Legislation introduced by six Senators aims to offer regulatory relief and flexibility for hospitals that are trying to meet obligations of the federal meaningful use program.

The senators late Wednesday unveiled the Electronic Health Record (EHR) Regulatory Relief Act (S. 3173), indicating that they offered the bill to bring some of the relief announced for physicians to the hospital sector.

The six Republican senators belong to a group that issued a report three years ago suggesting changes needed in federal policy strategies to successfully adopt healthcare information technology, and are known as REBOOT members.

Sponsors of the legislation include Sens. John Thune (R-SD), Lamar Alexander (R-TN), Mike Enzi (R-WY), Pat Roberts (R-KN), Richard Burr (R-NC) and Bill Cassidy (R-LA).

The authors of the bill say that regulatory flexibility is needed to help hospitals and medical providers focus on transitioning into the patient-focused payment policies created by Congress in the Medicare Access and CHIP Reauthorization Act of 2015 (MACRA).

Those introducing the bill suggested that they have received cooperation from the administration in crafting the bill, which aims to address near-term relief for hospitals dealing with the program.

“I’m thankful for the administration’s willingness to provide constructive feedback and engage with Senate REBOOT members on this important piece of legislation,” says Thune.

In April, the senators wrote Department of Health and Human Services Secretary Sylvia Burwell and Centers for Medicare and Medicaid Services Acting Administrator Andy Slavitt to request input on a draft bill, and with the feedback they received, developed the version that was introduced yesterday.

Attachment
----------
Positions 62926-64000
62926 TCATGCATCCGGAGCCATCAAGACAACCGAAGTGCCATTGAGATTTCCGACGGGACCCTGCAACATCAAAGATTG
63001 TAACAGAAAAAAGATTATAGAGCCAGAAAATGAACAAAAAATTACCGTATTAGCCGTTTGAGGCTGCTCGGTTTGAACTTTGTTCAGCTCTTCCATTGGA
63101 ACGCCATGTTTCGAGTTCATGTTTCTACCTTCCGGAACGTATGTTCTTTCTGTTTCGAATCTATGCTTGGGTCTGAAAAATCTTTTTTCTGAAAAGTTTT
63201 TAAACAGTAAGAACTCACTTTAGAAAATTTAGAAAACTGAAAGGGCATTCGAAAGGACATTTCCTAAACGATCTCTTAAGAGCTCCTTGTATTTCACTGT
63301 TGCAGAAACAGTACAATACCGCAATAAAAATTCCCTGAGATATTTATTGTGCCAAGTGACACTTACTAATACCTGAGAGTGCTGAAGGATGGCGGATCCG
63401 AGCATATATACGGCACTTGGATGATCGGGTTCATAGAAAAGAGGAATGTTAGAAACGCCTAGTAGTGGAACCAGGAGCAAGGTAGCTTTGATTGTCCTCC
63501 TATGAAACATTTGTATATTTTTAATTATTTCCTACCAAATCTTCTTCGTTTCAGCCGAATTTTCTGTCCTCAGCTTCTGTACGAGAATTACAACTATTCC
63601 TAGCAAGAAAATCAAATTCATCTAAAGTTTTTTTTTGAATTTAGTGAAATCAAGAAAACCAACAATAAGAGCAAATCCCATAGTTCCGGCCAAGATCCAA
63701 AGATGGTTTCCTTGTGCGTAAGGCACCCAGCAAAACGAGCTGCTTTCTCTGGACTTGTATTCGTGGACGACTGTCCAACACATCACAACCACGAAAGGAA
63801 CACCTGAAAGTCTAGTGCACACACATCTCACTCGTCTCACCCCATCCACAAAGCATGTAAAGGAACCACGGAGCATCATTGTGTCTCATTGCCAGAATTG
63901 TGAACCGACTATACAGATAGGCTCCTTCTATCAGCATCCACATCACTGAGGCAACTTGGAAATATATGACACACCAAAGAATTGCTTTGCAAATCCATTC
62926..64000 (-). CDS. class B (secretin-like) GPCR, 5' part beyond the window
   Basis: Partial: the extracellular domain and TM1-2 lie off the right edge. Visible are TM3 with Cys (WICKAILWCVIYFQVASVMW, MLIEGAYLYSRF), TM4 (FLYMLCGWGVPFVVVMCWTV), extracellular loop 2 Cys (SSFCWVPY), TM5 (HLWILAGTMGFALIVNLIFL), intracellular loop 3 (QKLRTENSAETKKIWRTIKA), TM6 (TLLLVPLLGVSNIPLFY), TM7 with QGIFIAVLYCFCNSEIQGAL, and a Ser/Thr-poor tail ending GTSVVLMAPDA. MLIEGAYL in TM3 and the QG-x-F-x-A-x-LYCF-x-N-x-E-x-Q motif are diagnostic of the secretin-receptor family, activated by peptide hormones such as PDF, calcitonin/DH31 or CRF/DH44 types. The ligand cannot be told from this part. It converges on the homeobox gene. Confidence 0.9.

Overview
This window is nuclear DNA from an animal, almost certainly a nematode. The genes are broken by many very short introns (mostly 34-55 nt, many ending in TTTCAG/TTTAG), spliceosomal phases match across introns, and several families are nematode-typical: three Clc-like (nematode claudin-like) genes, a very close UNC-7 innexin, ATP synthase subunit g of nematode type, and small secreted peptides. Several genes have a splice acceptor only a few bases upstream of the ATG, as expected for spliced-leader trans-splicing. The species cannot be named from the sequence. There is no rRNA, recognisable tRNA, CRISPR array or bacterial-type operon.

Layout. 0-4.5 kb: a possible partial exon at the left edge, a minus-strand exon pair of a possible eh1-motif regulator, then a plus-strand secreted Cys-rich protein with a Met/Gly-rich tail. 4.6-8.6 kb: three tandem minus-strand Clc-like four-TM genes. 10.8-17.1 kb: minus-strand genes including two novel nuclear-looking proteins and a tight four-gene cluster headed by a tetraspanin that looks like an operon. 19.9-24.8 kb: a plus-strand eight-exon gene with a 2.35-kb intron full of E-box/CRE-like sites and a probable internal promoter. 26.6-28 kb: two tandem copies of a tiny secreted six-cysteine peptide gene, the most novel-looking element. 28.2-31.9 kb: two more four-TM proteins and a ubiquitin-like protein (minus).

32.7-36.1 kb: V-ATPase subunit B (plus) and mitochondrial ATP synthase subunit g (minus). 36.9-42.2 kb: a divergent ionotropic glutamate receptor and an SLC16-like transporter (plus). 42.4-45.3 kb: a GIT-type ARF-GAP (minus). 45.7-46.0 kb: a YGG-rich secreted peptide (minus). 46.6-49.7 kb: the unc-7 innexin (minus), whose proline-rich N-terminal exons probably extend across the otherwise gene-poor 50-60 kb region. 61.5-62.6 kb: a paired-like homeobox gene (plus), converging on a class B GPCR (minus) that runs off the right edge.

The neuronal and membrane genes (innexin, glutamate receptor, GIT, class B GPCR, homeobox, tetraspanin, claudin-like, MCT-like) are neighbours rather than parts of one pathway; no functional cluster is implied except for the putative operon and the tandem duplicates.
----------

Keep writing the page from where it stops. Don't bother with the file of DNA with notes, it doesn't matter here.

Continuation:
The legislation “will give hospitals the same flexibility that Congress passed for doctors with overwhelming bipartisan support last April, and it will give doctors and hospitals the certainty of law that the 90-day reporting window for meaningful use earlier this month is here to stay,” says Alexander, who is chair of the Senate health committee.

The proposed legislation would:

  • Codify the proposal by the Centers for Medicare and Medicaid Services to set a 90-day reporting period for 2016.
  • Remove the all-or-nothing approach to meaningful use, in which missing attainment of one objective results in failure to achieve incentive funding from the program.
  • Offer flexibility in the hardship exemption that offers relief to providers for 2016 and 2017.

“One-size-fits-all regulation is jeopardizing the full potential for electronic health records to improve care for North Carolinians,” Burr says. “I’m pleased to be working with my colleagues to advance common-sense policy that will provide flexibility and better support North Carolina’s hospitals and doctors in what’s most important—providing quality care to North Carolinians.”
“As a doctor, I know firsthand how bureaucratic hurdles can interfere with patient care,” Cassidy adds. “This legislation will reduce those regulatory burdens on providers, allowing them to better serve patients.”

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